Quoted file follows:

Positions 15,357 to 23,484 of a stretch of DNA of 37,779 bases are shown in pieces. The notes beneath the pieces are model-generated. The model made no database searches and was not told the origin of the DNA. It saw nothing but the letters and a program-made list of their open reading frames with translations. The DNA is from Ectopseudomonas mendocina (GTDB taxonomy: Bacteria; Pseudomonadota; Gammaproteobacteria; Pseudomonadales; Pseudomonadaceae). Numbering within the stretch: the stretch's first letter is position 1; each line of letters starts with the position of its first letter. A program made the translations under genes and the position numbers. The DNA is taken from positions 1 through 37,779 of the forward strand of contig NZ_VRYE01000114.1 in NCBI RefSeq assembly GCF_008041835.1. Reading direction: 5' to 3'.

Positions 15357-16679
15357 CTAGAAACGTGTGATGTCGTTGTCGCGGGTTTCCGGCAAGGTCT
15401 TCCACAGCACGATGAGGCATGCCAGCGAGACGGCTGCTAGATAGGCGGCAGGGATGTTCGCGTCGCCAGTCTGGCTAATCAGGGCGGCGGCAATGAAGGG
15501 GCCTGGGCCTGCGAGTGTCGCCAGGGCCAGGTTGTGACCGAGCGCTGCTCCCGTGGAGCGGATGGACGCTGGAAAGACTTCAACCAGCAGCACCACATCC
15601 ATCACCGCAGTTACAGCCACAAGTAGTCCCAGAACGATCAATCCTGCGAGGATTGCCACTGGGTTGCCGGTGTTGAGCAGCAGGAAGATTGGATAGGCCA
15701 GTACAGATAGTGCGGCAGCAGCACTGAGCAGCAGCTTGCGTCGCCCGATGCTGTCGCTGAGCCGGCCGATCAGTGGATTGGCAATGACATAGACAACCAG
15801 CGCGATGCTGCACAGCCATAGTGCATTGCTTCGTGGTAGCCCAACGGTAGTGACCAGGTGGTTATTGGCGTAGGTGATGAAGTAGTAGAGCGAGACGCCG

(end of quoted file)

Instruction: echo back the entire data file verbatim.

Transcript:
Positions 15,357 to 23,484 of a stretch of DNA of 37,779 bases are shown in pieces. The notes beneath the pieces are model-generated. The model made no database searches and was not told the origin of the DNA. It saw nothing but the letters and a program-made list of their open reading frames with translations. The DNA is from Ectopseudomonas mendocina (GTDB taxonomy: Bacteria; Pseudomonadota; Gammaproteobacteria; Pseudomonadales; Pseudomonadaceae). Numbering within the stretch: the stretch's first letter is position 1; each line of letters starts with the position of its first letter. A program made the translations under genes and the position numbers. The DNA is taken from positions 1 through 37,779 of the forward strand of contig NZ_VRYE01000114.1 in NCBI RefSeq assembly GCF_008041835.1. Reading direction: 5' to 3'.

Positions 15357-16679
15357 CTAGAAACGTGTGATGTCGTTGTCGCGGGTTTCCGGCAAGGTCT
15401 TCCACAGCACGATGAGGCATGCCAGCGAGACGGCTGCTAGATAGGCGGCAGGGATGTTCGCGTCGCCAGTCTGGCTAATCAGGGCGGCGGCAATGAAGGG
15501 GCCTGGGCCTGCGAGTGTCGCCAGGGCCAGGTTGTGACCGAGCGCTGCTCCCGTGGAGCGGATGGACGCTGGAAAGACTTCAACCAGCAGCACCACATCC
15601 ATCACCGCAGTTACAGCCACAAGTAGTCCCAGAACGATCAATCCTGCGAGGATTGCCACTGGGTTGCCGGTGTTGAGCAGCAGGAAGATTGGATAGGCCA
15701 GTACAGATAGTGCGGCAGCAGCACTGAGCAGCAGCTTGCGTCGCCCGATGCTGTCGCTGAGCCGGCCGATCAGTGGATTGGCAATGACATAGACAACCAG
15801 CGCGATGCTGCACAGCCATAGTGCATTGCTTCGTGGTAGCCCAACGGTAGTGACCAGGTGGTTATTGGCGTAGGTGATGAAGTAGTAGAGCGAGACGCCG